Click on the question to view the answer.

The WSA goal is to achieve a homogeneous water-media exhibition; a collection of art to be enhanced and illuminated in a museum setting.  It is most important that we maintain the integrity of a watercolor society and not allow materials or techniques that detract from our goal.

In past exhibitions, there were numerous paintings that contained things for which they were not acceptable.  A few are listed as follows:

  • Older than two years
  • Applied texture mediums
  • Varnished
  • Not original paintings, published reference materials were used
  • Painted on canvas
  • Ornate frames, dirty or colored mats

When this was brought to the artists’ attention, most of them had not read or paid attention to the prospectus requirements.  We want everyone to be successful and not be rejected because they didn’t read the prospectus carefully.  Recently WSA reformatted the prospectus requirements in an easier form for the artist to read and hopefully follow.  The exhibition requirements have not changed; they have only been restated in a different format and all future prospectuses will follow this format.  In fairness to all WSA members the Screening Committee will be checking entries against all of the requirements listed in the prospectus.

Any of the allowed medium will be accepted if it is applied in the same manner that watercolor is applied, to include dry brush.  However, if the paint is applied so thickly that it becomes raised in depth (globs of media) on the paper, it will not be accepted. The dry brush technique is a valid watercolor technique and is very acceptable when applied in the same manner as watercolor.

The dry brush technique can be achieved with any water-based media. Regardless of which water-based media is used, the brush should be dry or squeezed dry of all water, loaded with the aqueous, watercolor-consistency media, and applied to a dry support….or… the dry brush can be loaded with aqueous media and then squeezed dry.  How much paint remains on the support when applied depends on the swiftness of the application; the dampness of the brush, and/or the dryness of the support. However, if globs of raised application of paint remain on the support, it will not be accepted.

WSA holds the National Exhibition at a different venue every year.  Some of the venues’ hanging space is larger than others.  WSA works with each venue to determine the number of paintings that can be hung.  Our goal is to hang as many paintings as possible in order to give more artists an opportunity to exhibit.  Framed sizes are therefore required according to the amount of space provided by the venue for exhibition.  Please read the prospectus carefully as the framed size may change from year to year.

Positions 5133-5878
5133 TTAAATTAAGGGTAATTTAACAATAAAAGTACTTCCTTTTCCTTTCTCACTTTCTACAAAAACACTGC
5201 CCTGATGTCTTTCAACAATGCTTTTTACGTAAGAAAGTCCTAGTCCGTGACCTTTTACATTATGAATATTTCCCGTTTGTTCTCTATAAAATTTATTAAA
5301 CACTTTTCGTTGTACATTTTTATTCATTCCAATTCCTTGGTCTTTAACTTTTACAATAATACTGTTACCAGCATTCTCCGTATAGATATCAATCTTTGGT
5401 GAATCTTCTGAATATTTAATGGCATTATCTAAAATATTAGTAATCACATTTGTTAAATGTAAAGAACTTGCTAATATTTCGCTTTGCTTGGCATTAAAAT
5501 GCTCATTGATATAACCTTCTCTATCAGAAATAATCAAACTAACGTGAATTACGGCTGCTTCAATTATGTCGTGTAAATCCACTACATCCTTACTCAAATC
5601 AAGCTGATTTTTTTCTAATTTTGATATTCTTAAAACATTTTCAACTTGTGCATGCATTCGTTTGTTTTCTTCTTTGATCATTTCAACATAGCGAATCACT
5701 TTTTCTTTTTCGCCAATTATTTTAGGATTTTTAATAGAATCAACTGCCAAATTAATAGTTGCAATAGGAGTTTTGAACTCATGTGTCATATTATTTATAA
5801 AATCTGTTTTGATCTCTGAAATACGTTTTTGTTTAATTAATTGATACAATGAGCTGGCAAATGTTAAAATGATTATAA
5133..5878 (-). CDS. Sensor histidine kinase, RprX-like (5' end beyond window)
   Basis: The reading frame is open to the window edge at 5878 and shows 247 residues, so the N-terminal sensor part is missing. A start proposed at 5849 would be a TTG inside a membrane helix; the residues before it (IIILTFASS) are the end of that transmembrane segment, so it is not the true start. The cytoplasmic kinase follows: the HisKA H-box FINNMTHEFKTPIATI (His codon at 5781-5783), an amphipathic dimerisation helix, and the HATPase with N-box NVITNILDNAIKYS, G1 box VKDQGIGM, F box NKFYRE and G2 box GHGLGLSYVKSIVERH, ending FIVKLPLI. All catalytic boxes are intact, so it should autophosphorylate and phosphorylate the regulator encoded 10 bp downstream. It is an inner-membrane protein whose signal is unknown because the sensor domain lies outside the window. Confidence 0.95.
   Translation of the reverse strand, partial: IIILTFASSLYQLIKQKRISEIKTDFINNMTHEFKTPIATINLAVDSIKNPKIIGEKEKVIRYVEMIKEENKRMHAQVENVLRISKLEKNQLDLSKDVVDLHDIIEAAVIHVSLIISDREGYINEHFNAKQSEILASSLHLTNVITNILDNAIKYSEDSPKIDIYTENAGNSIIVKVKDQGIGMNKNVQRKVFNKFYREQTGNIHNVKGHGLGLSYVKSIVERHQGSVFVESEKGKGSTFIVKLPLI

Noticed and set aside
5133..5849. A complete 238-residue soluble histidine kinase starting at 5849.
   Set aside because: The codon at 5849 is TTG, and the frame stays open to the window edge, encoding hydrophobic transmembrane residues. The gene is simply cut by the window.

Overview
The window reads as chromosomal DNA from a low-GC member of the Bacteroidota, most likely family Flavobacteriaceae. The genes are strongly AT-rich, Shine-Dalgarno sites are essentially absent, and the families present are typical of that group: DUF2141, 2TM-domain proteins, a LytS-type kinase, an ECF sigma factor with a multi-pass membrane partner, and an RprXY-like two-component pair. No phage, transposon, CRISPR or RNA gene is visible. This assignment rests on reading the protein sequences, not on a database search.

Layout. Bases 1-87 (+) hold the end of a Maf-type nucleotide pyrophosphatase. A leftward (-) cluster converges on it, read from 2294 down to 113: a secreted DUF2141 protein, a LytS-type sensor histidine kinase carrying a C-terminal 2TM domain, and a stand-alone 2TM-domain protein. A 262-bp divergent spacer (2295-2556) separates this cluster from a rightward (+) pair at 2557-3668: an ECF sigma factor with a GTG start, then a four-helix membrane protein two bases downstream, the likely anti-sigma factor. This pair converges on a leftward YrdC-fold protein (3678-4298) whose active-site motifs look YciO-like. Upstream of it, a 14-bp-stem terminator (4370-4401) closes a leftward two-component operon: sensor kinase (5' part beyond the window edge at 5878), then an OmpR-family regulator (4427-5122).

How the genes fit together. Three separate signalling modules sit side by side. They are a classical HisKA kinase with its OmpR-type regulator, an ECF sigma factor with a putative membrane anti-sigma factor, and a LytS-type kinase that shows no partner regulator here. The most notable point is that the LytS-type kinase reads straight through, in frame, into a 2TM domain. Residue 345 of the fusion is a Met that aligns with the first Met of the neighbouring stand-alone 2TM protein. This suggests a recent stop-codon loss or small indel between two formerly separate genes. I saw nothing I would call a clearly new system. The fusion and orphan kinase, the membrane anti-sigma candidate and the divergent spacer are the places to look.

The WSA goal is to achieve a homogeneous watercolor exhibition; a collection of art to be enhanced and illuminated in a museum setting.  Framing must not detract from our goal to focus attention on the artwork in itself.  However, to make framing less restrictive and still meet our goal, the requirement has been modified to read:  “Wood frame:  simple wood tones or painted gold, silver, or black (without ornate ornamentation)”.

For further clarification, see  Examples of Frames,  Simple (allowed) and Ornate ornamentation (not allowed)

Competing artists must use their own design and composition.  Copying a photo taken by another person, or copying another painting or magazine picture, or work done under an instructor’s supervision is not considered original work. The Artists Magazine, Nov 2014 issue, has an excellent article on “What is Original Art?” by Faye McLain, Dallas, GA.

Eligibility rules in the WSA prospectus will tell you whether your planned submission meets the “original” painting requirement.  The NOT ALLOWED requirements stated below, further clarify the term “original.”

  • Copies or likeness of another’s work (i.e. painting, drawing, photograph, digital image or print) are not allowed.

WSA perspective is totally focused on fairness in competition exhibitions and protection of WSA while implementing the copyright laws. Even if permission is granted to copy works of others, for a competition it is not fair to copy ideas, designs, etc., of other artists.  Therefore copies or likenesses of another artist’s work including published source or reference not attributable to the competing artist is not allowed by WSA. In addition, even if the artist has permission from the copyright owner to copy by painting the source work, WSA would not have permission of the copyright owner to exhibit the copied work or to publish it in our catalog. Therefore, WSA would be liable to the copyright owner for violating the copyright laws.

  • Artwork derived from any published source is not acceptable.

Published sources include any magazine, newspaper, billboard, newsletter, other artist’s work whether online or wherever.  None of these can be used as source materials for artwork submitted for WSA competitions.  This does not apply to your original work that has been published.  Authorization to use works of another artist is fine for certain applications (teaching resources, e.g.), but not allowed for WSA competitions.  Your photos, published or not, can be used as reference sources for your original artwork.

Other unpublished photos taken by friends, family, e.g., with their approval could be appropriate references.  As competing artists we should keep a file of our reference sources, notes, sketches, date the painting is finished, etc., in case the Screening Committee of any competition has a question.  The Committee implements record searching to screen the originality of the painting; however, in most incidents, this type of information comes to us from competing artists who feel it is unfair.